Hundreds of people across the United Kingdom had front-row seats to an exciting mystery that literally went right over their heads on Wednesday night. A massive fireball with origins not yet known shot right across the sky, puzzling hundreds of people across Scotland, Ireland and England.
The fast-moving fireball was caught on several cameras at around 10 p.m. local time. Some witnesses described it as looking green while videos showed it surrounded by a wide-ranging flashing aura as it bolted across the clouds.
For Steve Owens, an astronomer and science communicator at the Glasgow Science Centre, the sighting was “incredible,” he told BBC.
“I was sitting in my living room at exactly 22:00 and I saw out of the widow due south this brilliant fireball – this meteor – streaking across the sky,” he told the outlet. “I could tell it was something special. I could see through broken cloud that it was fragmenting – breaking apart with little bits coming off it.”
The UK Meteor Network, a citizen science group that uses 170 detection cameras to capture meteors and fireballs across the U.K., said it received nearly 800 reports of the fireball. The International Meteor Organization received more than 1,000.
The exact details of the fireball – where it came from and where it landed – are still being figured out, but the IMO believes its trajectory began in a triangle between Northern Ireland, Isle of Man and northern England and traveled north and slightly west, before landing in the ocean just south of the Hebrides.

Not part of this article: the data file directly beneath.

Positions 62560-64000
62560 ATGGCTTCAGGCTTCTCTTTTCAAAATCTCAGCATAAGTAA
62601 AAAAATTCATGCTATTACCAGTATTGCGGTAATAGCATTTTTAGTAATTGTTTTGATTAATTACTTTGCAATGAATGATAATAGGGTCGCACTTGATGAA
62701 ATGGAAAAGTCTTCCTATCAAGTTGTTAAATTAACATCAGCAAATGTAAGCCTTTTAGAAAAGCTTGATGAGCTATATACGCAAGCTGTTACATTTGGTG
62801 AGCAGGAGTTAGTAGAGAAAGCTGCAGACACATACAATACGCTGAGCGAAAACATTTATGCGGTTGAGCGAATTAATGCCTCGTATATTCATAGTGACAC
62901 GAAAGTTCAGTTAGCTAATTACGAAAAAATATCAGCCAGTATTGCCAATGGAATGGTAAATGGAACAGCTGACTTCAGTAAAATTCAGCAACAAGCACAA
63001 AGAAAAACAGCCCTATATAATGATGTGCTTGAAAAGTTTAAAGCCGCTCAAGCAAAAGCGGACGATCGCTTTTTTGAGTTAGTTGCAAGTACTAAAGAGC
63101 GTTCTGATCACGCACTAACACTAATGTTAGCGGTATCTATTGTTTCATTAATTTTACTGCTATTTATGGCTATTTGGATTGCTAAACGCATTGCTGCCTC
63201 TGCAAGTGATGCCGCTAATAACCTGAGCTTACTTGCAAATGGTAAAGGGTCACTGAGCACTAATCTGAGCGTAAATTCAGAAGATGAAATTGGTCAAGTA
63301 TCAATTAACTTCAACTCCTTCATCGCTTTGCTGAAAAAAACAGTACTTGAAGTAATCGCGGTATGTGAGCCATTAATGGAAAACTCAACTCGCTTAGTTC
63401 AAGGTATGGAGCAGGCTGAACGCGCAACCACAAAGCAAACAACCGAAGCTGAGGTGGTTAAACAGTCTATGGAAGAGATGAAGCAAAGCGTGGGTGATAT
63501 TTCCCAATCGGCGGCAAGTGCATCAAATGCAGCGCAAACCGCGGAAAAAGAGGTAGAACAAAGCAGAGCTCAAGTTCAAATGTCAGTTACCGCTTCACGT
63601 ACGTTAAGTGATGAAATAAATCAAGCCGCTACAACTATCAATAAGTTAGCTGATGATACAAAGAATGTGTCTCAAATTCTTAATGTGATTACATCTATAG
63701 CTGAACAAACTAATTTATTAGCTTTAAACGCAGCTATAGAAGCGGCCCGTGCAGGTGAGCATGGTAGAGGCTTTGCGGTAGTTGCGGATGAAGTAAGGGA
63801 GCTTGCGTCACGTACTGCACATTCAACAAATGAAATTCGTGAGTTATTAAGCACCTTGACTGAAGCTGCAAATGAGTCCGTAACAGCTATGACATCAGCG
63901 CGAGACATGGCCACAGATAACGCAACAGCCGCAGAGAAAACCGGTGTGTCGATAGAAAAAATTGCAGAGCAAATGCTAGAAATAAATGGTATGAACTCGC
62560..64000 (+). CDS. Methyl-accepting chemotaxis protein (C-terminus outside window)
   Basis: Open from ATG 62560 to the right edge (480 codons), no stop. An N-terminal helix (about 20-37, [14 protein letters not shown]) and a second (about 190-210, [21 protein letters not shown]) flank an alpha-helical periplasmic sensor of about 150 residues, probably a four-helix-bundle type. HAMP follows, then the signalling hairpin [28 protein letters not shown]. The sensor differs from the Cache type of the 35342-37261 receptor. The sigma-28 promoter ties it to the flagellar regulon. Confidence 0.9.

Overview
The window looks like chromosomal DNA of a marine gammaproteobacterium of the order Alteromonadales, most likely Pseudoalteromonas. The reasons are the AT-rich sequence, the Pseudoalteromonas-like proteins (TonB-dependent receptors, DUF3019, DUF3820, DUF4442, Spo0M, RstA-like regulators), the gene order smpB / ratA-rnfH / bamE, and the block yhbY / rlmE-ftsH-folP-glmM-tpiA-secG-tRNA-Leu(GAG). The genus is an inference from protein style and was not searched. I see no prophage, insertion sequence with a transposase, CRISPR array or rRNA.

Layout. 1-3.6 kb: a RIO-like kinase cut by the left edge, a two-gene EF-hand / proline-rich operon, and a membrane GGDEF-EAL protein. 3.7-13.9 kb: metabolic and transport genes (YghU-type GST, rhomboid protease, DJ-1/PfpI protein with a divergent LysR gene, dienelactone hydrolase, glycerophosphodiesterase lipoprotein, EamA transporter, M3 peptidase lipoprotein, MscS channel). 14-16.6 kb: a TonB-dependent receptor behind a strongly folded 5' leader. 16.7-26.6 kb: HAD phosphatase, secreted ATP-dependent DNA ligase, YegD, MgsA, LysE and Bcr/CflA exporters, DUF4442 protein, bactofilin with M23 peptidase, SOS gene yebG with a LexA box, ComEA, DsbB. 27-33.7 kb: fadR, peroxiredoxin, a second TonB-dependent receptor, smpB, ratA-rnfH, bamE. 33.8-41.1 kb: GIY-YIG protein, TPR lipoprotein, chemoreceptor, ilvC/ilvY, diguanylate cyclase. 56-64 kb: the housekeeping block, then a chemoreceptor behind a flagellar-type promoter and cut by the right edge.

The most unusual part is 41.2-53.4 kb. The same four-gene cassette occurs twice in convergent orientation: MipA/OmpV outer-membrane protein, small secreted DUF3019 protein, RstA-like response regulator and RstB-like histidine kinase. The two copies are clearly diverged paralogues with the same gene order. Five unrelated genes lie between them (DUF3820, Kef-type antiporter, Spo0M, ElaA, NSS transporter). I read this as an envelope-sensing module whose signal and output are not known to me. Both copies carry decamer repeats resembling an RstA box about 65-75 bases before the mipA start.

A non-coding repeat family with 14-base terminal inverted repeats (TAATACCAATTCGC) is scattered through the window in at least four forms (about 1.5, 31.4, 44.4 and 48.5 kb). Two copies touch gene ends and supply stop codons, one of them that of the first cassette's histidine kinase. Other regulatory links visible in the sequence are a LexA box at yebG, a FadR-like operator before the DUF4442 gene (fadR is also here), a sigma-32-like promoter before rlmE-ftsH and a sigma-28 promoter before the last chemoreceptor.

One thing that does seem certain, however, is that the bolt of light likely wasn’t a meteor. Researchers think that it was most likely space debris, with some questioning whether it belongs to Elon Musk’s SpaceX, although that has not been verified, and according to astronomer Jonathan McDowell, is not likely based on the fireball’s trajectory.
“No evidence of a Starlink or other space debris reentry over the UK at that time,” McDowell said. He also said that it was slower than normal meteors, though not completely out of regular range, “but too fast for a satellite.”
The UK Meteor Network, however, said the fireball lasted for about 20 seconds, “which is relatively slow for a meteor but consistent with space debris.” Owens had told BBC that meteors or shooting stars tend to be “tiny little streaks of light lasting a fraction of a second.”
“There is a great deal of speculation about last night’s fireball,” UK Meteor Network tweeted on Thursday. “The evidence we have seen so far indicates space junk but if we are presented with new data that changes that, we’ll let you know.”
Researchers are continuing to analyze the data to identify the fleeting object.